Stocks start the week on a nervous footing, with traders looking for signals from both China and the Fed to turn the tide.
While stocks could see a reflex pop after last week's nearly six percent decline in the S&P 500, traders see the potential for the first double digit decline in the S&P in four years and a possible rocky period ahead.
S&P/Capital IQ strategist Sam Stovall said the S&P 500, in fact, could see its first negative year since 2011, if it does fall into a true correction of 10 percent or more.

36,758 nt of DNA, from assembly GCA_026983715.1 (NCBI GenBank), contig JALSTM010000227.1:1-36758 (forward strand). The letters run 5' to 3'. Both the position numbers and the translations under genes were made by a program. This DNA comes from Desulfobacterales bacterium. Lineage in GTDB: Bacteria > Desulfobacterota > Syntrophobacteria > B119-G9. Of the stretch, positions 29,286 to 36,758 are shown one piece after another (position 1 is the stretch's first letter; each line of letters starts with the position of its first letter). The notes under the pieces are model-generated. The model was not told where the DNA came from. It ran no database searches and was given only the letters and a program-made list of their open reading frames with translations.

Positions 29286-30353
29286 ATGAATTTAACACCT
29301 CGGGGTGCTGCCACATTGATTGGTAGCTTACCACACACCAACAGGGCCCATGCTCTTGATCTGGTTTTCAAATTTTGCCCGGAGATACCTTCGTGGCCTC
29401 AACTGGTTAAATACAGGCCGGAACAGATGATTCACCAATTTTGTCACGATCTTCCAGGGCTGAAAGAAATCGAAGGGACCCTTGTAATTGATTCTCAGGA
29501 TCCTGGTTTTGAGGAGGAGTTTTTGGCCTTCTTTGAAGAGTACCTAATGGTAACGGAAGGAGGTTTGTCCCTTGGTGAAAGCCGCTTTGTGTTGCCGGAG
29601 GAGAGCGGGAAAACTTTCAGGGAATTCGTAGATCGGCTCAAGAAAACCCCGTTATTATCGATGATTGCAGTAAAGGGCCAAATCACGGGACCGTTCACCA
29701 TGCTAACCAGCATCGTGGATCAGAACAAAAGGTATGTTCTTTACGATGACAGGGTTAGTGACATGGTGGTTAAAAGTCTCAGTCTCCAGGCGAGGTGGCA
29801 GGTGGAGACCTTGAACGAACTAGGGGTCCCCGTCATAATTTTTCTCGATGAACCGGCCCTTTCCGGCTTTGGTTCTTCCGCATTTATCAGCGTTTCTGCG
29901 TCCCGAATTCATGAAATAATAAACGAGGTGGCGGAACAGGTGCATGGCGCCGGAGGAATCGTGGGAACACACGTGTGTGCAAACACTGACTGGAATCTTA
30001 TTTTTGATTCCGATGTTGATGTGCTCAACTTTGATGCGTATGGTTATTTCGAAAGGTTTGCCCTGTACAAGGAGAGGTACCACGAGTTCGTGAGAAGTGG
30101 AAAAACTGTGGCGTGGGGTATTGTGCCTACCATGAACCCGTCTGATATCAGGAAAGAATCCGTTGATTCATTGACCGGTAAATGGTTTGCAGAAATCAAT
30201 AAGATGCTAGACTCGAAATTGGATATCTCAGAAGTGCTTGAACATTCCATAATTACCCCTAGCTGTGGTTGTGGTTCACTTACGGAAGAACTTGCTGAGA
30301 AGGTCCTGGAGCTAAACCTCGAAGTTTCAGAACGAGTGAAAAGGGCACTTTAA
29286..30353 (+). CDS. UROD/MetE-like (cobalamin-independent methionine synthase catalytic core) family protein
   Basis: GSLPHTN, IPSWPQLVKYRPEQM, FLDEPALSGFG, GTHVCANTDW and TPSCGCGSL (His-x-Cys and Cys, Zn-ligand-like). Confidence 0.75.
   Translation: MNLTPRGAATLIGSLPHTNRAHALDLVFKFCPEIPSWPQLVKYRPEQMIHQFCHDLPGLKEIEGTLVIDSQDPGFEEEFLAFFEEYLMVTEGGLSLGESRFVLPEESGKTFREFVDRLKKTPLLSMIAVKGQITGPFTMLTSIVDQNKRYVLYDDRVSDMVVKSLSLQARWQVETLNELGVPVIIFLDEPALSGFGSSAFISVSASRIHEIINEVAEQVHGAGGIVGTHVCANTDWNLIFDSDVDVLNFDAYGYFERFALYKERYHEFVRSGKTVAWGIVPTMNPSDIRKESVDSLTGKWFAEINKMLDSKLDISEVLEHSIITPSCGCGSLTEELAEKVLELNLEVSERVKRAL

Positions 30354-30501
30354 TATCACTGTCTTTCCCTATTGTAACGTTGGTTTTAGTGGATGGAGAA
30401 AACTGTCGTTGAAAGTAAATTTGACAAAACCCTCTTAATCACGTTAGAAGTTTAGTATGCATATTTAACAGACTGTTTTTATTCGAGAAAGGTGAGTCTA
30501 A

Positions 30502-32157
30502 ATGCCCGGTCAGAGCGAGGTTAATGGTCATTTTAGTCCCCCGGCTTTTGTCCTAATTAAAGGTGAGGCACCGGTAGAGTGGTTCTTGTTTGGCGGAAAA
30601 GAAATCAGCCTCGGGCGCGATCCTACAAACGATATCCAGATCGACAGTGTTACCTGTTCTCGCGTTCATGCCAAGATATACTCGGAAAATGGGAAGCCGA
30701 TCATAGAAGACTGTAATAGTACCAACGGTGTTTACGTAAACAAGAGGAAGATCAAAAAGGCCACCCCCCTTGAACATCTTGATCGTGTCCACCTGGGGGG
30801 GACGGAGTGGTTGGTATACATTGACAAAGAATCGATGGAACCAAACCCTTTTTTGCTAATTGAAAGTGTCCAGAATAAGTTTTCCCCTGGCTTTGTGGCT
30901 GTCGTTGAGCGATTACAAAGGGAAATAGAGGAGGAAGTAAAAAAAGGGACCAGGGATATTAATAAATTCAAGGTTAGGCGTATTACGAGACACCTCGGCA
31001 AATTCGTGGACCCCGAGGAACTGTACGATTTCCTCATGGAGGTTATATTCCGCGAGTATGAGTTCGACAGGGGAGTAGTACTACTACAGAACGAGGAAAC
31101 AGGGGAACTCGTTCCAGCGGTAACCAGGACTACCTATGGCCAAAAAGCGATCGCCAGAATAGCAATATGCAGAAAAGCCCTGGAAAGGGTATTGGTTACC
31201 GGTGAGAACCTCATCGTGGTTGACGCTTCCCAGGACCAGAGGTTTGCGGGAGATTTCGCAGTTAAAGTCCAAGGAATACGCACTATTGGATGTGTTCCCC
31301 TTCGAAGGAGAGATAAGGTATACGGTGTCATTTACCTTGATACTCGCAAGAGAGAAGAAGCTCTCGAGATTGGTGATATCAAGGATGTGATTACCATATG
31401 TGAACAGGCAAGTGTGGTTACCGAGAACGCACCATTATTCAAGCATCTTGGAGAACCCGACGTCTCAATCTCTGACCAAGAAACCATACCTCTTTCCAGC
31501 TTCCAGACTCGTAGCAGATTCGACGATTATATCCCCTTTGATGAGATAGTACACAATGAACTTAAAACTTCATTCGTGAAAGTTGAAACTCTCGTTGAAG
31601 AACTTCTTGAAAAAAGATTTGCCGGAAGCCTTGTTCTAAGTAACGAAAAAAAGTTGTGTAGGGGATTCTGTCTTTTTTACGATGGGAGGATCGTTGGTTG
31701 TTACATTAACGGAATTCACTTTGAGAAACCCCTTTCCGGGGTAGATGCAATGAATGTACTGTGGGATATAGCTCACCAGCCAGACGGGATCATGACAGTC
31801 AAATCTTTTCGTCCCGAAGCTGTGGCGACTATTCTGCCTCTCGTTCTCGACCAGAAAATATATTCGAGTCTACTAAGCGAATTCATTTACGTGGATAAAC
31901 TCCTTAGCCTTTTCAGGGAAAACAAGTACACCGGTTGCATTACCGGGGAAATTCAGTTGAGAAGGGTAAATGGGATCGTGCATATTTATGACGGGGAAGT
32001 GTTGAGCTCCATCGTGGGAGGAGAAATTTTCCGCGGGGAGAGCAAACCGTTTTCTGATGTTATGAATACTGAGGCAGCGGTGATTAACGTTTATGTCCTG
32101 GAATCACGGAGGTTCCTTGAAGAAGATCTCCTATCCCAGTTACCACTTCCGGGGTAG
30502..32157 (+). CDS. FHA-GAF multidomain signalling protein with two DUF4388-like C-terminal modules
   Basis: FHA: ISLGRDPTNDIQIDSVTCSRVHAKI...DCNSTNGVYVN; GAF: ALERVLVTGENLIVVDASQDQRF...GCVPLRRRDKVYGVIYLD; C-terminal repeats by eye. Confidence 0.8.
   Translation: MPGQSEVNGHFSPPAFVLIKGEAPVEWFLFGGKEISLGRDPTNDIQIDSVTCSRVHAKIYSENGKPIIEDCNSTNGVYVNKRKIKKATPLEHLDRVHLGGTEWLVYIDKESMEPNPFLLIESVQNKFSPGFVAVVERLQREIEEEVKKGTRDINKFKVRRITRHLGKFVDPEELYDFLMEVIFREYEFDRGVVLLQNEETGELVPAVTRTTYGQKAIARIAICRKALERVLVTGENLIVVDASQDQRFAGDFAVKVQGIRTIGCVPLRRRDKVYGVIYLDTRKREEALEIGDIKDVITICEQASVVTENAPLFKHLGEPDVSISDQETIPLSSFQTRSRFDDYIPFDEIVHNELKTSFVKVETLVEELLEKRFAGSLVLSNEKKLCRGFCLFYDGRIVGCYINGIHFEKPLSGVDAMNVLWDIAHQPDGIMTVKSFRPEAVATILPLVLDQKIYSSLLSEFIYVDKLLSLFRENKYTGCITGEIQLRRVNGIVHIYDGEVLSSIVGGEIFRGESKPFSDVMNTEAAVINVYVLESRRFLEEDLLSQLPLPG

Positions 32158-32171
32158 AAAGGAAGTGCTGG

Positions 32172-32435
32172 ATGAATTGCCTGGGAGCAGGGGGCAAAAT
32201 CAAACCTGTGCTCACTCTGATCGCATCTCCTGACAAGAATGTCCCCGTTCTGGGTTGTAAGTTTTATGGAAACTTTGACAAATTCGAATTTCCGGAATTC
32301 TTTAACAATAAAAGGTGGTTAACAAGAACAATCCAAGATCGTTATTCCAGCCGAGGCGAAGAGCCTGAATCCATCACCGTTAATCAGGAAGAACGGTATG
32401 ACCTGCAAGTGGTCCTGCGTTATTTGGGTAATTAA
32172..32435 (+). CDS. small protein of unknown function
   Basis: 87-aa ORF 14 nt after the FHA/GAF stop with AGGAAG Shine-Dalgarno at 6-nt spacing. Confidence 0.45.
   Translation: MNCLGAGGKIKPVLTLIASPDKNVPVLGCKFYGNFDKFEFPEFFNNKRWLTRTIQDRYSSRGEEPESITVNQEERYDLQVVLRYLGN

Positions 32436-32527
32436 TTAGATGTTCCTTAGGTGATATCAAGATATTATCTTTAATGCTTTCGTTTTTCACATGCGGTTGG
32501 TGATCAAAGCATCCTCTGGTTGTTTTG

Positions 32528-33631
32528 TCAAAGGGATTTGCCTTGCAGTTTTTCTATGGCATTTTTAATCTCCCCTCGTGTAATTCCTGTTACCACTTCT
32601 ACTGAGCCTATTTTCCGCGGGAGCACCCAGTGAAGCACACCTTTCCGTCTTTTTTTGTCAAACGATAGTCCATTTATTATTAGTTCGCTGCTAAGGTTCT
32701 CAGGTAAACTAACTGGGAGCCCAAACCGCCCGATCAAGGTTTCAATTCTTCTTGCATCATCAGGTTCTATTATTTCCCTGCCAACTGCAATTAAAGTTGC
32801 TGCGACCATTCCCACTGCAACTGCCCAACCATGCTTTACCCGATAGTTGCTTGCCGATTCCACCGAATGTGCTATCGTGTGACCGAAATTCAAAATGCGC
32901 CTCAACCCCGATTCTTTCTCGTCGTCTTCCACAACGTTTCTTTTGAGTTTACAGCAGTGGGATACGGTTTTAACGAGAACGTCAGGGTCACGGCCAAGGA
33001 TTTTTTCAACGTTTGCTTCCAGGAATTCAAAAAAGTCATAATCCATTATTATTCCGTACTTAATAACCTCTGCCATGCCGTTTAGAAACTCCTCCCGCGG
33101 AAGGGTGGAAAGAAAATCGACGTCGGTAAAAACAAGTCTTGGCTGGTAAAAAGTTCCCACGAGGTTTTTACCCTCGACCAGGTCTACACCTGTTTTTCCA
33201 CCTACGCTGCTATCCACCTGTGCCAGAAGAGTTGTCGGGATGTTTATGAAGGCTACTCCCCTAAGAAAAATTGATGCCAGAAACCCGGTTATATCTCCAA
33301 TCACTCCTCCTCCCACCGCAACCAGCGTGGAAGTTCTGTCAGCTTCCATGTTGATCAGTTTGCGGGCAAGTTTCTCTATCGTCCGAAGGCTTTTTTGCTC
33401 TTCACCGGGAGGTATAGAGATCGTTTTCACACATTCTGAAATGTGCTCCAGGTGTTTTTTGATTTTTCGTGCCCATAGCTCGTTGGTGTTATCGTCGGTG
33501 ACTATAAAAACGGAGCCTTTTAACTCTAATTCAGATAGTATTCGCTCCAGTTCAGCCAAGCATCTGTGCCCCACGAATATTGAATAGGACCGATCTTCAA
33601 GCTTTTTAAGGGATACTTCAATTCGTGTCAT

"Should the S&P slip into a long overdue correction mode, it will likely take longer than year end to get back to break even," said Stovall. In 2011, the S&P was just very slightly lower, down much less than 1 percent. Before that it was last lower in 2008. As of now, it is down 4.3 percent for the year.
Markets have been spooked by a slowing China and traders are watching for signs of further stimulus from China as well as clarity from the Fed on whether a September rate hike is still possible.